They have survived dark Antarctic winters, frigid temperatures, and fierce predators such as leopard seals for millions of years. However, some emperor penguin (Aptenodytes forsteri) colonies, including the one featured in the documentary “March of the Penguins,” face a grave future.
About emperor penguins
The emperor penguin is one of the most ice-dependent of all penguin species, requiring sea ice for foraging, breeding, and raising its young. It is the only penguin to breed on sea ice and remain in Antarctica through the winter.
The International Union for Conservation of Nature (IUCN) lists emperor penguins as Near Threatened with extinction. As of 2012, there were about 238,000 breeding pairs in existence, but scientists project that populations will plummet by as much as 33 percent by the turn of the century.
Did You Know?
- Emperor penguins are the largest penguins, reaching up to 1.2 meters (4 feet) tall and weighing up to 38 kilograms (84 pounds), more than twice the size of the next-largest penguin species.
- They have just one chick per year per pair.
- They have no fixed nests, so they rely on vocal calls to locate their mates and chicks among thousands of birds.
- They travel up to 120.7 kilometers (75 miles) from their colonies to reach open water to search for food. Habitat
Fossil records show that emperor penguins probably began their evolution during the time of the dinosaurs.
Habitat and threats
Emperor penguins require an abundant and accessible food supply consisting primarily of krill, the tiny shrimplike crustaceans that serve as building blocks of the food web in the Southern Ocean off Antarctica.
Much of the industrial fishing for Antarctic krill occurs in coastal waters and overlaps with penguin foraging areas. If this activity continues close to coastal areas, and if seaice coverage continues to decrease as a result of climate change, penguins will have to travel farther from their colonies to find food. The longer the parents are away, the greater the likelihood that their chicks will succumb to predation and starvation.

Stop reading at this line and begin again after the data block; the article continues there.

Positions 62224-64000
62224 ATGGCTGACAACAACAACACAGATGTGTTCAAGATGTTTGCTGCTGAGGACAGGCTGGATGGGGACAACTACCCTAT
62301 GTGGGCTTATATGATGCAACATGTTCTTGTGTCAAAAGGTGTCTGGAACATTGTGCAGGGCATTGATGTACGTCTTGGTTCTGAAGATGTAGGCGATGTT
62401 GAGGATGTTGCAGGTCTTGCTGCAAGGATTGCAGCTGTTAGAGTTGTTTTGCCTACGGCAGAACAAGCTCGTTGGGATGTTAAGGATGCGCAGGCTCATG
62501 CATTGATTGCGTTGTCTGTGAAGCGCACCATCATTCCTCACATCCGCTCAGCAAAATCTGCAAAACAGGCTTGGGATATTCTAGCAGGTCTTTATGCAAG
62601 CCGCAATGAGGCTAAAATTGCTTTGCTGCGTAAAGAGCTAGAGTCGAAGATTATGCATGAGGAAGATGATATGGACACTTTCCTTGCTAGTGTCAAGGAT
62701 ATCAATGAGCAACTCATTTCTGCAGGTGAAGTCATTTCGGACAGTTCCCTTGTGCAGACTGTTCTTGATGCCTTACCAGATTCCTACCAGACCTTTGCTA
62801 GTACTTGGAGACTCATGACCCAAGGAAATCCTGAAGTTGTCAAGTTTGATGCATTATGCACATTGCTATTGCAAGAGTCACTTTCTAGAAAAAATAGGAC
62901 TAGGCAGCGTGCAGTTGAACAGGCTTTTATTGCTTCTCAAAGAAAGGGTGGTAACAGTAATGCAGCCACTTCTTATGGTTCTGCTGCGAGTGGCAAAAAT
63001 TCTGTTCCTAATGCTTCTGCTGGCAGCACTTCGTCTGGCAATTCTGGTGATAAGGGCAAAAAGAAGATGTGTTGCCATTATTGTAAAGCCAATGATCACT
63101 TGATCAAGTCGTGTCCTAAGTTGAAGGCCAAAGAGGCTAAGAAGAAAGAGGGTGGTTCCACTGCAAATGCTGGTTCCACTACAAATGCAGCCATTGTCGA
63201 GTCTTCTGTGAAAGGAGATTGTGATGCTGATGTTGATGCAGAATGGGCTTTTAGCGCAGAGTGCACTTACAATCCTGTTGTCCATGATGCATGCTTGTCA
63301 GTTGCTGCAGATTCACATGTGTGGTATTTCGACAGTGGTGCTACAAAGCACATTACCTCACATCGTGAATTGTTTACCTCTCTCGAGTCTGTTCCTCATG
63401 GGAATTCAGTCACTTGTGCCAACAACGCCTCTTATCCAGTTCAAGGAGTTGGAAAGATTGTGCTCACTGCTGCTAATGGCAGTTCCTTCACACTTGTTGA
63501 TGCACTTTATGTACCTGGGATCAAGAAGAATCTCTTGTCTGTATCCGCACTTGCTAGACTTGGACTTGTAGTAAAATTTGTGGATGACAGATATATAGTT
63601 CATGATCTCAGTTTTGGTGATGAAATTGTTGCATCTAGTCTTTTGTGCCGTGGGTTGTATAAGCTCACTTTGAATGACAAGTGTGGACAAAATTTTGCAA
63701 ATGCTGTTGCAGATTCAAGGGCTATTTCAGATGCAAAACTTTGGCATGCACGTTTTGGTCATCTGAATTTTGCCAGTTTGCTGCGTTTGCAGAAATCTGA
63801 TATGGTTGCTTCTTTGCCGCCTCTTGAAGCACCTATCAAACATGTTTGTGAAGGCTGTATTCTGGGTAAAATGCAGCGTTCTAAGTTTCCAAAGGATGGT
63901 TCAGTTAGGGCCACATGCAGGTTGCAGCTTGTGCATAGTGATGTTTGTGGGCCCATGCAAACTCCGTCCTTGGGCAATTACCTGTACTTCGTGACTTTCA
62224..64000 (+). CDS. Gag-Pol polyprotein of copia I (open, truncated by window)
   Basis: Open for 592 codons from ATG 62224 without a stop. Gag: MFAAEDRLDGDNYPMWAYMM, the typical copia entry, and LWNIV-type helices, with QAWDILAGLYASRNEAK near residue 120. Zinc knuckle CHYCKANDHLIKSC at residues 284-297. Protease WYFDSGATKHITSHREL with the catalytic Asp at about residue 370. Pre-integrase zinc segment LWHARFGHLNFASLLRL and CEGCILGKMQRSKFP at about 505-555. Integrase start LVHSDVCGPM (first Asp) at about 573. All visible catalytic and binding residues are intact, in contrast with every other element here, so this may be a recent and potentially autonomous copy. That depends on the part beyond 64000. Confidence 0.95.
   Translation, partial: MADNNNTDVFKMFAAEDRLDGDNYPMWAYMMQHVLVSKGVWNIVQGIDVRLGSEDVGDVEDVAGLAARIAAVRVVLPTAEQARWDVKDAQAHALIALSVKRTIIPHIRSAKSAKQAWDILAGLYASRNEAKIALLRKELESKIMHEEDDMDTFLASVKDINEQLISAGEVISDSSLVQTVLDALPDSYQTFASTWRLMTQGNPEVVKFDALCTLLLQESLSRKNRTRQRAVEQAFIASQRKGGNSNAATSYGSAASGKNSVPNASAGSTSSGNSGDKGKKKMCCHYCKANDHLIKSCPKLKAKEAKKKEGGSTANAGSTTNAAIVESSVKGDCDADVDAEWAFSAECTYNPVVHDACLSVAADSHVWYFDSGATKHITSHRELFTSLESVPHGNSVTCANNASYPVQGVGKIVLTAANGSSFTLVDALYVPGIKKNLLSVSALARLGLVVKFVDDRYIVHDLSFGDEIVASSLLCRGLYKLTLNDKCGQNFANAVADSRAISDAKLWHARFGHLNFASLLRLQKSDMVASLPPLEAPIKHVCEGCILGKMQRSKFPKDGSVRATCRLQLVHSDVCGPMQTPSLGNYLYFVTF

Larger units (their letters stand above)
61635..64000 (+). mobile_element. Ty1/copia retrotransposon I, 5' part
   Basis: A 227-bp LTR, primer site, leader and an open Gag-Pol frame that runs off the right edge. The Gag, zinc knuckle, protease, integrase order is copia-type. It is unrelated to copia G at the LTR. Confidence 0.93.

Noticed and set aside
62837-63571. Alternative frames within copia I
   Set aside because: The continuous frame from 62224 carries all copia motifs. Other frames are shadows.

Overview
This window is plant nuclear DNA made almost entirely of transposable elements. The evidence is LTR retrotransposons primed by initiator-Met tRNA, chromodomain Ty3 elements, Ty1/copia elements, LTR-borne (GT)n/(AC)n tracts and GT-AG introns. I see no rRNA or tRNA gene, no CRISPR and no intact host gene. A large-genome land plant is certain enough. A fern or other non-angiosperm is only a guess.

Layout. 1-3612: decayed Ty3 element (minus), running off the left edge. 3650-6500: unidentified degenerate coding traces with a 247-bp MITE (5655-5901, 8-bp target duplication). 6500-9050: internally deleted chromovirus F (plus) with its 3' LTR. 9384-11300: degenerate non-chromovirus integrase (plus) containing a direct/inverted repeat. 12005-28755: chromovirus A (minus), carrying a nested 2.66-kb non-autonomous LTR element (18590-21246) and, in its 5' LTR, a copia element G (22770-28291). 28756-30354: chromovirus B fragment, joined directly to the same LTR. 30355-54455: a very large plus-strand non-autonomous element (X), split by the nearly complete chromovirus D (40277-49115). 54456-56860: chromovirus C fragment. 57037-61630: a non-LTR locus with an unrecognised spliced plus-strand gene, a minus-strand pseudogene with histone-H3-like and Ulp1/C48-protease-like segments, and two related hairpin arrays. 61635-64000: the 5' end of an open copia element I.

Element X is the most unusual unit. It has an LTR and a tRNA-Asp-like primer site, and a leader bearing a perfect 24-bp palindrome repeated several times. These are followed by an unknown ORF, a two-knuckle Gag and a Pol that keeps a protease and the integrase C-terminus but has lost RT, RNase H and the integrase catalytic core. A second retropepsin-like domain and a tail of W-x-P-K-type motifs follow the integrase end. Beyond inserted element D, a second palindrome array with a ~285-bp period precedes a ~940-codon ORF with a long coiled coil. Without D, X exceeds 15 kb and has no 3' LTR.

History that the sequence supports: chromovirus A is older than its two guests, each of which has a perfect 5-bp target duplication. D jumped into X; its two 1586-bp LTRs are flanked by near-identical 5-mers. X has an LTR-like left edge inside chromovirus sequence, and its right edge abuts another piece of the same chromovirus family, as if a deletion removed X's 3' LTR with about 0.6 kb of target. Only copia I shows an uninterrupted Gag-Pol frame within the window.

What we can do
The Pew Charitable Trusts advocates for ecosystem-based management of fisheries and a network of marine reserves in the Southern Ocean to protect emperor penguins and their habitat. Pew recommends:
- Creation of marine reserves to protect emperor penguin food sources and foraging grounds.
- Precautionary management of the Antarctic krill fishery.
The Commission for the Conservation of Antarctic Marine Living Resources (CCAMLR) is an international body of 24 countries and the European Union with the authority to create large-scale, fully protected marine reserves in the waters surrounding Antarctica. Action by CCAMLR is needed to help alleviate threats to these penguins and to protect them for the future.
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